Over the centenary of Anzac, many local primary school students have participated in my Anzac Essay competition.
This year I chose the topic of Women on the Home Front.
One hundred and eighty one students at 15 schools participated, and were judged by a committee of locals.
The overall winner and those whose essays were judged highly commended will be announced tomorrow.
I chose to focus on the role of women as we have previously, naturally, focussed on the 100th anniversary of each battle, and now is a good time to reflect on the significant role Australian women played back here in Australia during the war.
On the home front women were critical to the war effort and their efforts transformed Australia for the better.
The Red Cross was established in Australia just days after the outbreak of war.
In Lilydale, Nellie Melba was elected the first president at a meeting at the Athenaeum Hall.
Across the nation, women raised funds, produced supplies for the diggers and, critically, raised morale in the darkest days of a bloody war they feared would never end.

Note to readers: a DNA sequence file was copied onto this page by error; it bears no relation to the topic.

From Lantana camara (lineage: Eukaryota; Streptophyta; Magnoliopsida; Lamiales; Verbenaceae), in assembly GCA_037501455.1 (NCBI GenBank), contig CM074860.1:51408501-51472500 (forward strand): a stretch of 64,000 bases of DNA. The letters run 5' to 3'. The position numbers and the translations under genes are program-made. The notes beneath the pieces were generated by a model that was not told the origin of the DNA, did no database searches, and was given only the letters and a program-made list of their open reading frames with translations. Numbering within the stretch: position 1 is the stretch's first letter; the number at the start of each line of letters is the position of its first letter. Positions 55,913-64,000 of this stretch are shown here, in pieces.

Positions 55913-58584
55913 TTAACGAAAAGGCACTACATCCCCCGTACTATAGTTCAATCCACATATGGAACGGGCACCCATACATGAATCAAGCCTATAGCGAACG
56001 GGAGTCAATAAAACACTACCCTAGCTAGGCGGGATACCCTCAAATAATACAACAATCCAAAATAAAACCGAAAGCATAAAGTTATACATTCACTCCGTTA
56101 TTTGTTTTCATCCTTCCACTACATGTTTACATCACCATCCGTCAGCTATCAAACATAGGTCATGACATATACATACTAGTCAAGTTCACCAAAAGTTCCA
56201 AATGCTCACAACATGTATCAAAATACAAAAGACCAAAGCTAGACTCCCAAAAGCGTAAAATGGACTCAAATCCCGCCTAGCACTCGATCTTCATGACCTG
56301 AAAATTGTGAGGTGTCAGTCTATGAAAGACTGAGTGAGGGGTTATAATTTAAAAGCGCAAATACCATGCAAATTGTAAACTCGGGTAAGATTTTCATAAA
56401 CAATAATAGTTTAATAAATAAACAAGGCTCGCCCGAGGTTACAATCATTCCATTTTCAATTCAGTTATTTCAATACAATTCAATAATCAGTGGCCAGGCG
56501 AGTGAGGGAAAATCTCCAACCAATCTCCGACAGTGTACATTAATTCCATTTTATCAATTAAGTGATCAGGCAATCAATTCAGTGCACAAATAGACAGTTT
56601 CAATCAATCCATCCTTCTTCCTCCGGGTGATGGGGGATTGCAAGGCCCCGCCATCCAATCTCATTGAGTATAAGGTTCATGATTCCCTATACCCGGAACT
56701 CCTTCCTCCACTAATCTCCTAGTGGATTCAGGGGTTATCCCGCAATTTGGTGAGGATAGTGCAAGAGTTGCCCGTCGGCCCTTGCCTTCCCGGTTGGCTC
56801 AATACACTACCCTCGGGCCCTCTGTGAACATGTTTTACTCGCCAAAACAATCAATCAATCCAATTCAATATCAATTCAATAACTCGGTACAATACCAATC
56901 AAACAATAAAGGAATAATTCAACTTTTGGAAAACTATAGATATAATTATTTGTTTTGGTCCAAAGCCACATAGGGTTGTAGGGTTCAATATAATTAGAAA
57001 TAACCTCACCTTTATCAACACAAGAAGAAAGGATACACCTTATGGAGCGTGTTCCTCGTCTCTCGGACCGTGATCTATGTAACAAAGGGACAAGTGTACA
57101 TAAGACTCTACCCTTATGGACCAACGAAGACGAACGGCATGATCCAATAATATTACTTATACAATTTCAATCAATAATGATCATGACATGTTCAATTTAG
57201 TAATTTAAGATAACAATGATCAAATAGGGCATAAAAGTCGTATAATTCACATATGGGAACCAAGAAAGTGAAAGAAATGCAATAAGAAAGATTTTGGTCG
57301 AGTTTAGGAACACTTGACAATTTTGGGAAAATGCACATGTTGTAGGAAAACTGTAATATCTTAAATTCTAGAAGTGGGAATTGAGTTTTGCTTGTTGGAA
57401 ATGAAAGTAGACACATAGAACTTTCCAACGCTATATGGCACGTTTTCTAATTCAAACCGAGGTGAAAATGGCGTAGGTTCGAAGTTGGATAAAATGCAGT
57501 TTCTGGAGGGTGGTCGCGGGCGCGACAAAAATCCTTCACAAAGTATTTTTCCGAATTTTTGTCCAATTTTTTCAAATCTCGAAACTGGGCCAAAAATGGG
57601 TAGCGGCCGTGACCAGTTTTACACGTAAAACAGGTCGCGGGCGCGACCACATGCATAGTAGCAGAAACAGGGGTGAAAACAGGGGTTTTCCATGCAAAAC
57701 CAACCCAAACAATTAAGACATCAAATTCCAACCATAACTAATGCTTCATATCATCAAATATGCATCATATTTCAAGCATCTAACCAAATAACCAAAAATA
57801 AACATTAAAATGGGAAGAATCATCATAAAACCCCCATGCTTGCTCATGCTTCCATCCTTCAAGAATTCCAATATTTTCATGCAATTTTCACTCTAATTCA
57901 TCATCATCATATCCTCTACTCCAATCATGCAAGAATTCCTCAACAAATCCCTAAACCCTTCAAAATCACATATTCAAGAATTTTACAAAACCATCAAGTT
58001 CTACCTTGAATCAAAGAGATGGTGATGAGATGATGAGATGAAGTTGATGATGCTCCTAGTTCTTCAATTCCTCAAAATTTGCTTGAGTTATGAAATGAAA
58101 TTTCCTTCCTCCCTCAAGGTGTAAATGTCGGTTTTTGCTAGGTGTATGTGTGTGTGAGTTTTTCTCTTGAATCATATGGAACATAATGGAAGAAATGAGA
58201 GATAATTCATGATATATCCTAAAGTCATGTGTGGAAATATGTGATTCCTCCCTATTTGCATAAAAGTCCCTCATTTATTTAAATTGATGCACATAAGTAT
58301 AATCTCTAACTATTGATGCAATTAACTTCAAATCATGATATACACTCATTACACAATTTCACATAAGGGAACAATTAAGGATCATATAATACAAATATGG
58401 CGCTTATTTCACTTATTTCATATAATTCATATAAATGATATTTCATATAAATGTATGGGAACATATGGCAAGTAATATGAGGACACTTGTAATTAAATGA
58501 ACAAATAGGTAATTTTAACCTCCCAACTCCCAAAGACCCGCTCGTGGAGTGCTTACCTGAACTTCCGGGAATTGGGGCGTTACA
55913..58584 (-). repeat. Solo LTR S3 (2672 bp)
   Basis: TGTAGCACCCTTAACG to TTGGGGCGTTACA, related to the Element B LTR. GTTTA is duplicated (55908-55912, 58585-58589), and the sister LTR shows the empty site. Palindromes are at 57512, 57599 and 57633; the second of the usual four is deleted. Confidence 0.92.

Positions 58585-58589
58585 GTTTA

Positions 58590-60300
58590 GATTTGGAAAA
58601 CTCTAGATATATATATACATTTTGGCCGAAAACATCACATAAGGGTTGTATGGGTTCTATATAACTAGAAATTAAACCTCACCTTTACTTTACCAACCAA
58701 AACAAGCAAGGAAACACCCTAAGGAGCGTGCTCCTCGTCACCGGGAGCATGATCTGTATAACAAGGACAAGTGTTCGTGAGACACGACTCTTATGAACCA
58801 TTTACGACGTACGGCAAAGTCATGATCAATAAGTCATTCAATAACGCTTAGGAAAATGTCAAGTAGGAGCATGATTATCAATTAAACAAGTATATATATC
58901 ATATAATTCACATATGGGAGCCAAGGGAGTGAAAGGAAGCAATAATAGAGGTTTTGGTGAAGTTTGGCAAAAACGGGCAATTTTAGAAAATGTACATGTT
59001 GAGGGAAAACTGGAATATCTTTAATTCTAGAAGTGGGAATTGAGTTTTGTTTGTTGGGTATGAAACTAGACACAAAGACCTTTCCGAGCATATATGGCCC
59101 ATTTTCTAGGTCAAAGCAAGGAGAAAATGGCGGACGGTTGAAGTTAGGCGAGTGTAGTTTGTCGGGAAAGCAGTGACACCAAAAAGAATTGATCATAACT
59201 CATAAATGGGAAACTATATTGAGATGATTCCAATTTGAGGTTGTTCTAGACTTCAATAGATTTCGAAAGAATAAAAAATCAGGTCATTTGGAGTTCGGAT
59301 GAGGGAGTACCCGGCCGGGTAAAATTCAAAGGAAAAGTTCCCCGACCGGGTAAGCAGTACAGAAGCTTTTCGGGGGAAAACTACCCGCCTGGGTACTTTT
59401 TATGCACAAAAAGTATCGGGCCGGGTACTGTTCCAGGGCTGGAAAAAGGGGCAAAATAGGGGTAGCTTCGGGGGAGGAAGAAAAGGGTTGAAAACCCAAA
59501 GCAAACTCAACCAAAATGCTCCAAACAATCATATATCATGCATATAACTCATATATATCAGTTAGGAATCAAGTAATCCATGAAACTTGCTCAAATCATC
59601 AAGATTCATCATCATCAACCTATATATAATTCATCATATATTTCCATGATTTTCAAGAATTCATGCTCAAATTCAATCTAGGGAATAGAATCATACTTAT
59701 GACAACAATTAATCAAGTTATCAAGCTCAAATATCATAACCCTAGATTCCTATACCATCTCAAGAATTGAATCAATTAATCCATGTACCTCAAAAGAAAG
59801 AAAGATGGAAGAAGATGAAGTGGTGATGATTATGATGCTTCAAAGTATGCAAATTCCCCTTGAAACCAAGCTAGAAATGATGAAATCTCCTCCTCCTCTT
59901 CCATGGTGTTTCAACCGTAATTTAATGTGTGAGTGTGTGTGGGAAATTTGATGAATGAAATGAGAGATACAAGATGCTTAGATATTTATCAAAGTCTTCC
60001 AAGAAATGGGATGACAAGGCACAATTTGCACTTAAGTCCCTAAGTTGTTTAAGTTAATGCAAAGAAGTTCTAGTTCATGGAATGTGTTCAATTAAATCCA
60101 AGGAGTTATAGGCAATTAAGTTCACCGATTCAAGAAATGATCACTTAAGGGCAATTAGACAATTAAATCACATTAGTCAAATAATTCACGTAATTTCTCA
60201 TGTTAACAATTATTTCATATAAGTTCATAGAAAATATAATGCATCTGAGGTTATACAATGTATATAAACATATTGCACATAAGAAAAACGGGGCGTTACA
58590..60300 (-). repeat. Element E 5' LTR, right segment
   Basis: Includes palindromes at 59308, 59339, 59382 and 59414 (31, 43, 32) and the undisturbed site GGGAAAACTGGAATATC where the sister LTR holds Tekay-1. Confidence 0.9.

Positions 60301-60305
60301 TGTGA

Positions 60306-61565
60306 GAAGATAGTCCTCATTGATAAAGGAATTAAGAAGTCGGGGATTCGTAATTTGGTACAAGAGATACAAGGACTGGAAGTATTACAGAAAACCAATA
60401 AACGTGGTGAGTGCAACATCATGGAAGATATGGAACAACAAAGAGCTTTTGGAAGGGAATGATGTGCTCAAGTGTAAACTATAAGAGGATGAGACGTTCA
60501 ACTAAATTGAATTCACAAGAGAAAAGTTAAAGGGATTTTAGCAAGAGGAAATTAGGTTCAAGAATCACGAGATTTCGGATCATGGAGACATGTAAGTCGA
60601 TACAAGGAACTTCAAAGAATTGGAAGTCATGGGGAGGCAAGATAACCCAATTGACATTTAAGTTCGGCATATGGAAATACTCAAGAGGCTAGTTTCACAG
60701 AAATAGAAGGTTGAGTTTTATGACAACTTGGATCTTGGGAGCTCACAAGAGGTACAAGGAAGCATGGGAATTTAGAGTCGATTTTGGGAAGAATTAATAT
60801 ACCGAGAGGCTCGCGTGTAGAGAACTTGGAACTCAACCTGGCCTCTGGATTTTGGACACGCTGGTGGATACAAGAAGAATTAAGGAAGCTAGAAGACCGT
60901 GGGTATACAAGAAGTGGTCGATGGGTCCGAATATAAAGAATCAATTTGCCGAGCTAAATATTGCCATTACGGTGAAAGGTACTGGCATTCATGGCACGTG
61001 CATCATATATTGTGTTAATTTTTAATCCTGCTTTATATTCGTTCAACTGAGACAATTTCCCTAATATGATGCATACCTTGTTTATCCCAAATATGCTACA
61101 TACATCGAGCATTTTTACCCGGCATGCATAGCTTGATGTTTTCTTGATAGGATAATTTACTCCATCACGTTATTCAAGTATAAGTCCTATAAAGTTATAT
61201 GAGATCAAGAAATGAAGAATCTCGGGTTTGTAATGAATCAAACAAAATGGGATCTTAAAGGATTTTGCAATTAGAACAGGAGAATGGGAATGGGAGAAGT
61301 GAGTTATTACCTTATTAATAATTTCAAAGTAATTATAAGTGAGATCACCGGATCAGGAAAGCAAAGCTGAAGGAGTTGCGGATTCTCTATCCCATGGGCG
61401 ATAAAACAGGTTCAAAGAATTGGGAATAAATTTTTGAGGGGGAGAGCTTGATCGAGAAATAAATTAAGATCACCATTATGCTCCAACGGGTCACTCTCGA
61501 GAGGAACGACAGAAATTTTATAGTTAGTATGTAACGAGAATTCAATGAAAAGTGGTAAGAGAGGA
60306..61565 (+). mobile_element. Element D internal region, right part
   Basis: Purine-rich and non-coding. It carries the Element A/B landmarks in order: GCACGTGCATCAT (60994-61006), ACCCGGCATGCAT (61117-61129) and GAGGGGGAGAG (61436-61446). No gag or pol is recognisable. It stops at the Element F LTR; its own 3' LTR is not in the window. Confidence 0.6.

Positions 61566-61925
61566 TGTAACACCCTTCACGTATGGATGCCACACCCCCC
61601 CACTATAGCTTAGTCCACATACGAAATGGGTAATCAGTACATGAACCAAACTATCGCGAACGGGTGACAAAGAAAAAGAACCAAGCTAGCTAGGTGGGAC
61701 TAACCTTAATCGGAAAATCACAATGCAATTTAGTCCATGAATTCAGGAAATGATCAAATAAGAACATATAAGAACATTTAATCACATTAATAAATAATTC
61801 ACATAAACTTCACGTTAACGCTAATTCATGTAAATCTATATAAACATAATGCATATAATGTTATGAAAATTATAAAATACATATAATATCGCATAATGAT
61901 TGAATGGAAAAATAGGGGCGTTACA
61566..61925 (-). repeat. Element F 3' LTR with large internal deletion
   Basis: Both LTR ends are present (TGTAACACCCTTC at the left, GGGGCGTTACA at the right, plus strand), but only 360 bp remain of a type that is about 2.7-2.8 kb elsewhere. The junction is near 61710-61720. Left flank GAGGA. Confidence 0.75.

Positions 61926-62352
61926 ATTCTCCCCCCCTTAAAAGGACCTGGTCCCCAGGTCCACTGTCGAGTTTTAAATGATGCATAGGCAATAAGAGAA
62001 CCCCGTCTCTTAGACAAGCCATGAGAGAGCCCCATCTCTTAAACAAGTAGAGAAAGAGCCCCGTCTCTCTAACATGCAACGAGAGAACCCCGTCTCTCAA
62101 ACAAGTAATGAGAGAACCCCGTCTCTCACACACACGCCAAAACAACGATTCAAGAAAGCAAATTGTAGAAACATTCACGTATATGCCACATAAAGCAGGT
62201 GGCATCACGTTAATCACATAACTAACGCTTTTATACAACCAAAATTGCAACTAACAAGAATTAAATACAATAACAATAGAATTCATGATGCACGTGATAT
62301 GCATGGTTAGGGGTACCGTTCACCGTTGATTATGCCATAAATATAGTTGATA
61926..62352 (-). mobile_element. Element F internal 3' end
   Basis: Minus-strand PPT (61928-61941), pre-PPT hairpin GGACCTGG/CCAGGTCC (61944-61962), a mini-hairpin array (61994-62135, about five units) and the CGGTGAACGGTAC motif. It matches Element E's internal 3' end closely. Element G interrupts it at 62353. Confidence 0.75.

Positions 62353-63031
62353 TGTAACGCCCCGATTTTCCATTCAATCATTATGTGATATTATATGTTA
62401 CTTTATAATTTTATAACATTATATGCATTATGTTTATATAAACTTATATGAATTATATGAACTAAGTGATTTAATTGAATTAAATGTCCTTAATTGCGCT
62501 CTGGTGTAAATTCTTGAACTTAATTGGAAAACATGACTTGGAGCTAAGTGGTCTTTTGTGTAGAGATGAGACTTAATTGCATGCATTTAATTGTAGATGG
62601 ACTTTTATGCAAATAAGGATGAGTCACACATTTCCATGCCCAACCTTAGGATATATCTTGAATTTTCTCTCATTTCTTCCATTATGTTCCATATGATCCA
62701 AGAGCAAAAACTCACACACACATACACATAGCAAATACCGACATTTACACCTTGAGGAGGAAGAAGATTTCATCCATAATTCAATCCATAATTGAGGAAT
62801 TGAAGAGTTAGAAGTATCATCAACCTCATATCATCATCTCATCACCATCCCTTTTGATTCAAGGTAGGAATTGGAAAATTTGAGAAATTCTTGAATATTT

They raised families, ran farms, lost husbands, sons, brothers, brothers-in-law and cousins, and as they grieved they kept up the fight here in Australia to do all they could to bring about victory as soon as possible.
The Governor-General’s wife, Lady Munro Ferguson, who established the Australian Red Cross transformed Government House here in Melbourne into a work and dispatch station for volunteer women.
Their efforts fostered and solidified volunteerism in Australia, a spirit of service that continues to benefit us today.
Prime Minister Billy Hughes was in England when the armistice was signed.
On 13 November, Acting Prime Minister William Watt rose in the House of Representatives, then still sitting in the Victorian Legislative Assembly, and read a message from the King marking the end of hostilities.
After praising the Anzacs, Watt delivered a moving tribute to the women of Australia and the “courage, fortitude and self-sacrifice” they had displayed over the previous four years.
They were, Watt said, “worthy mothers, wives and sisters of the great Anzac breed” deserving of recognition for “their splendid courage and work” as the fighting raged.
It was a fine and fitting acknowledgment of the women who had served their country with quiet heroism during the war.
It’s fitting a century on that we remember them.